With tariffs still in place, Ottawa commits $150M to Algoma Steel
The funding is expected to maintain and create 3,050 Algoma jobs in Sault Ste. Marie, although it's unclear how many new positions will be added.0
OTTAWA – The federal government announced $150 million in support for Ontario’s Algoma Steel on Thursday, Jan. 10, in a commitment aimed at helping the producer deal with the American tariffs on steel and aluminum, The Canadian Press has learned.
The federal government invested $90 million, a third stemming from a Strategic Innovation Fund grant. The remaining $60 million is a loan from FedDev Ontario agency, a federal agency supporting provincial economic growth. Economic Development Minister Navdeep Bains made the announcement at Algoma’s plant in Sault Ste. Marie.
The government support comes as Canadian steel and aluminum producers continue to face punishing levies imposed last June by U.S. President Donald Trump.
Canada has rejected the premise of the American duties—that its metals exports pose a national-security threat to the U.S.—and has been fighting for the removal of the tariffs. Ottawa has implemented tariffs of its own on a long list of U.S. imports in hope of forcing Washington to back down.
The U.S. tariffs, however, remain in place.
The federal Liberals were criticized last fall for signing a new North American trade pact, which includes the U.S., without securing any guarantees from Washington that it would lift the levies.
The funding is expected to maintain and create 3,050 Algoma jobs in Sault Ste. Marie, although it’s unclear how many new positions will be added.
The government funding is to help support Algoma in its effort to bring in new technologies, improve productivity and stay competitive in international markets.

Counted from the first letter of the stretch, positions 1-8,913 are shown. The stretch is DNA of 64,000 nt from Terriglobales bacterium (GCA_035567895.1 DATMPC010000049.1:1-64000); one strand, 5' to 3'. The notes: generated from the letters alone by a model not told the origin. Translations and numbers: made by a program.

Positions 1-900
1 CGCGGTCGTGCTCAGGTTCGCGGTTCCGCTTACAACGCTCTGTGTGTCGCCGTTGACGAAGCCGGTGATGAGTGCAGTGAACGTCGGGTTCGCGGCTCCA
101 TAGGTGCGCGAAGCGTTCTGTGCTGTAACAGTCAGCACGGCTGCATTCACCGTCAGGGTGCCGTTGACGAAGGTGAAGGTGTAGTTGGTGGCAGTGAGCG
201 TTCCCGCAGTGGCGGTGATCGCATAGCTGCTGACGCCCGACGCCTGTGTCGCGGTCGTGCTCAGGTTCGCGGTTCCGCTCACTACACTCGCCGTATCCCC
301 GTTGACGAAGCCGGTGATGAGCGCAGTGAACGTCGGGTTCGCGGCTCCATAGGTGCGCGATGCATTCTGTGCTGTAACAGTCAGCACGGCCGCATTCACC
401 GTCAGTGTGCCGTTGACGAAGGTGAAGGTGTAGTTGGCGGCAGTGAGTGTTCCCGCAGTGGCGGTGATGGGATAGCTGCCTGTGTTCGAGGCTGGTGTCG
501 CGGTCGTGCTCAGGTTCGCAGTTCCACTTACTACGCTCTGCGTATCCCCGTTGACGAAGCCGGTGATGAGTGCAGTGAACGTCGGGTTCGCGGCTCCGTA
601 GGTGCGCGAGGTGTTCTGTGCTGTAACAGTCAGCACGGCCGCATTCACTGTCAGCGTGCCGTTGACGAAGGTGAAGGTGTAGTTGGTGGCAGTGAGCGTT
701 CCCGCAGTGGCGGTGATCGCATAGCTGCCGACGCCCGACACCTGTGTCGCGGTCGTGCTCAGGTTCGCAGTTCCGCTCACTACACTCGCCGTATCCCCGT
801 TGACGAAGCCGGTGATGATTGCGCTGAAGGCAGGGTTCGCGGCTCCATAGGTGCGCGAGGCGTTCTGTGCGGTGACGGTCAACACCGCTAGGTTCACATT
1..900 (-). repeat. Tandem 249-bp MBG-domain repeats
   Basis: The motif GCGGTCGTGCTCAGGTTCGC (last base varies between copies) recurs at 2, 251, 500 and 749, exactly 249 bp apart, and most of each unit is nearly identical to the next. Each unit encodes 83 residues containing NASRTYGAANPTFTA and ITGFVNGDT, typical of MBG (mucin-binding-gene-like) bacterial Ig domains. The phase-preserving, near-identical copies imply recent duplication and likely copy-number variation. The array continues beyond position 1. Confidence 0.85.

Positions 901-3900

Finance Minister Bill Morneau met with U.S. Treasury Secretary Steven Mnuchin on Wednesday last week. Morneau has pressed Mnuchin in the past on the tariff issue.
Jeni Armstrong, a spokeswoman for Morneau, said in an email that the minister and secretary met in Washington to discuss “the ongoing need to resolve steel and aluminum tariffs” as well as the cross-border trading relationship. She said Morneau also thanked Mnuchin for the U.S.’s public statements of support on the two Canadians detained on national-security grounds in China.
Earlier last week, Prime Minister Justin Trudeau discussed the tariffs in a phone call with Trump, according to a readout of their conversation.
Last June, Ottawa released a financial aid package for industries caught in the crossfire of the tariff dispute.
Ottawa’s tariff relief package included up to $2 billion in fresh funding and support for the steel, aluminum and manufacturing sectors and their workers. For companies, Ottawa promised up to $1.7 billion worth of financing and services for steel and aluminum industries through the Business Development Bank of Canada and Export Development Canada.
As part of the tariff relief, Bains announced a commitment last October of up to $49.9 million through the strategic innovation fund for steel producer ArcelorMittal Canada. Bains said the investment would support up to 4,700 jobs in Hamilton, Ont., and 1,700 more in Contrecoeur, Que.News from © Canadian Press Enterprises Inc. 2016